Las materias pedagógicas / Pedagogical subjects

(Article published in No. 20 of the magazine Doce Notas. February-March 2000)


A simple look at the musical study plans prior to the LOGSE reveals the more than scant attention that they paid to pedagogical training: non-existent in the 1942 plan, it was reduced in the 1966 plan to two subjects in the degree superior (two years of "Teaching Practices" and one of "Specialized Pedagogy") and, of course, to its null presence in the intermediate studies leading to the different Titles of Professor, which is surprising if one takes into account that said degree not only authorized –and continues and will continue to authorize, by virtue of the equivalences with the new established qualifications- for the teaching of elementary and middle grades, but that it was easily obtainable in full adolescence or early youth, which placed its possessor closer to passive than active pedagogy, since his intellectual and human maturity was still several years away from being achieved.
Little has been written, in my opinion, about the negative effects that the teacher training granted in its day to that Title of Professor has had for our teaching: without even the guarantee of a Baccalaureate studies, its holders have been able to present themselves and win, through tests that are more attentive to assessing the technical and interpretive aspects than the didactic ones, the different competitions-oppositions and selective procedures for admission to the current Professorate of Music and Performing Arts, as well as in the now extinct Auxiliary Teachers of Conservatories of Music, Declamation and Higher School of Singing, both as career and interim civil-servants, as well as in the analogous estates of the different local Administrations, and to be hired by authorized private music and dance centers. As a result, professionals who are undoubtedly highly qualified for the world of interpretation have accessed another very specific one, that of teaching, without having received throughout their studies the slightest indication of what a child is, or about the different factors that affect learning, not even about the basic considerations of teaching their own instrument.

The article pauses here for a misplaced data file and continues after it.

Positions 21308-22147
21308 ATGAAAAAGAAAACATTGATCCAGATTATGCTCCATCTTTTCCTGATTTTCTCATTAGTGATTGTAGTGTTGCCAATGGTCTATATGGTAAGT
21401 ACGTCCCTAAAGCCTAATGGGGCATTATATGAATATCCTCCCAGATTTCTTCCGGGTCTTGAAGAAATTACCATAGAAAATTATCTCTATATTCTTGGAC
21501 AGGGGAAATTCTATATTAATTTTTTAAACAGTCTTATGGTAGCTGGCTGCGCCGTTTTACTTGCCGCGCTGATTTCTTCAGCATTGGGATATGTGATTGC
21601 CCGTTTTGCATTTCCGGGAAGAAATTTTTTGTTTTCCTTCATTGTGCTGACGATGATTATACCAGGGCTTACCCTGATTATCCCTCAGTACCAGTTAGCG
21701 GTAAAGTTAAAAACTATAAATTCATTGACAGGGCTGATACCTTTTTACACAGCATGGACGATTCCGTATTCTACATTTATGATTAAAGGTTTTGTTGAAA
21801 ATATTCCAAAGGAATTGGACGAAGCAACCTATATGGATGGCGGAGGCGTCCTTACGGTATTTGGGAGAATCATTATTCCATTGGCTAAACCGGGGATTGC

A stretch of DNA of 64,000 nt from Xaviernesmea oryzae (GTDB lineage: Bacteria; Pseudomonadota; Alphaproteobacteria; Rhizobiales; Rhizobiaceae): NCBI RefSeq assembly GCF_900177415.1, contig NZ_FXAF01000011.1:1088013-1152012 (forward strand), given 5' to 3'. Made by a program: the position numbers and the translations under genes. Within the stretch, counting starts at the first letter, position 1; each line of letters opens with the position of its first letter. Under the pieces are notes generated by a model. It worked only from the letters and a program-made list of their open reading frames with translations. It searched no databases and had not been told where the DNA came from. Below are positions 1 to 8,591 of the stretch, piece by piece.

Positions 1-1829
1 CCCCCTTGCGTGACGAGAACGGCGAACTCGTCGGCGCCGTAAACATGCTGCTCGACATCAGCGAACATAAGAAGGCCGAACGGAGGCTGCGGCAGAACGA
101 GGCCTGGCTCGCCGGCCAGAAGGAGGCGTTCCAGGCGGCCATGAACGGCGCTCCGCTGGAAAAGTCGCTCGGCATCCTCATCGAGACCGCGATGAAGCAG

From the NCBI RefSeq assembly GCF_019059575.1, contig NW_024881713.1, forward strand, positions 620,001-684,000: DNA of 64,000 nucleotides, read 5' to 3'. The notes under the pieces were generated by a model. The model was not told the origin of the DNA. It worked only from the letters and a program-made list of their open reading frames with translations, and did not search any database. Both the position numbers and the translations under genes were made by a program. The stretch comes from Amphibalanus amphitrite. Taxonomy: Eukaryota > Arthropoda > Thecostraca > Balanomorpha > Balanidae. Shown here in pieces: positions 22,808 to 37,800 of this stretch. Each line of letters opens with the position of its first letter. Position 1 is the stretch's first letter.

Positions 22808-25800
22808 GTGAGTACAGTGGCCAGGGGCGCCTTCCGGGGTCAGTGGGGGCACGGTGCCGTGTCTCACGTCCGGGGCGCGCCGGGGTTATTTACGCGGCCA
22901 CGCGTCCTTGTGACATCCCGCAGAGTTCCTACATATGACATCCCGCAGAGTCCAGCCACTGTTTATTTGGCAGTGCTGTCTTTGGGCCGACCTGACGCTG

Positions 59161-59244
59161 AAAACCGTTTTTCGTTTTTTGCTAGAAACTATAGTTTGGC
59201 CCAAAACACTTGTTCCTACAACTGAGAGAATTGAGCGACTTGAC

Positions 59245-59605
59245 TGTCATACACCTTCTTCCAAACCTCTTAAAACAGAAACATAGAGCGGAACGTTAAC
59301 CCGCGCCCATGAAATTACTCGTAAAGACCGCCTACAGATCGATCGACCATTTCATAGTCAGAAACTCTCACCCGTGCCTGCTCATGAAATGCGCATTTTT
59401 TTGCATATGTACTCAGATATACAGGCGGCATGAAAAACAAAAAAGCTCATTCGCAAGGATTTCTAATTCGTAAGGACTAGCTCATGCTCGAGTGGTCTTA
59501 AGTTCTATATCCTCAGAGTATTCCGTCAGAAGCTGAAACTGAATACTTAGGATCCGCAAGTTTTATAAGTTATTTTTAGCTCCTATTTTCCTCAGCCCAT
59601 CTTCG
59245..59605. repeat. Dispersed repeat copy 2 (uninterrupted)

And as always happens, everywhere there have been cases in which this lack of pedagogical training has not been a problem, compared to others characterized by the most absolute failure in the teacher-student relationship (not fully guaranteed in its full goodness either). by the teaching qualification, because said relationship is full of complex variables impossible to systematize). But, in any case, it is indisputable that the full inclusion of artistic education in the educational system that occurs with the approval of LOGSE obliges them to comply with requirements similar to those demanded for the rest. Requirements that not only refer to the academic organization and the structure of the new studies, but also to aspects that, such as teaching qualifications, must be rigorously controlled to the same extent that they must be solidly guaranteed in the training itself.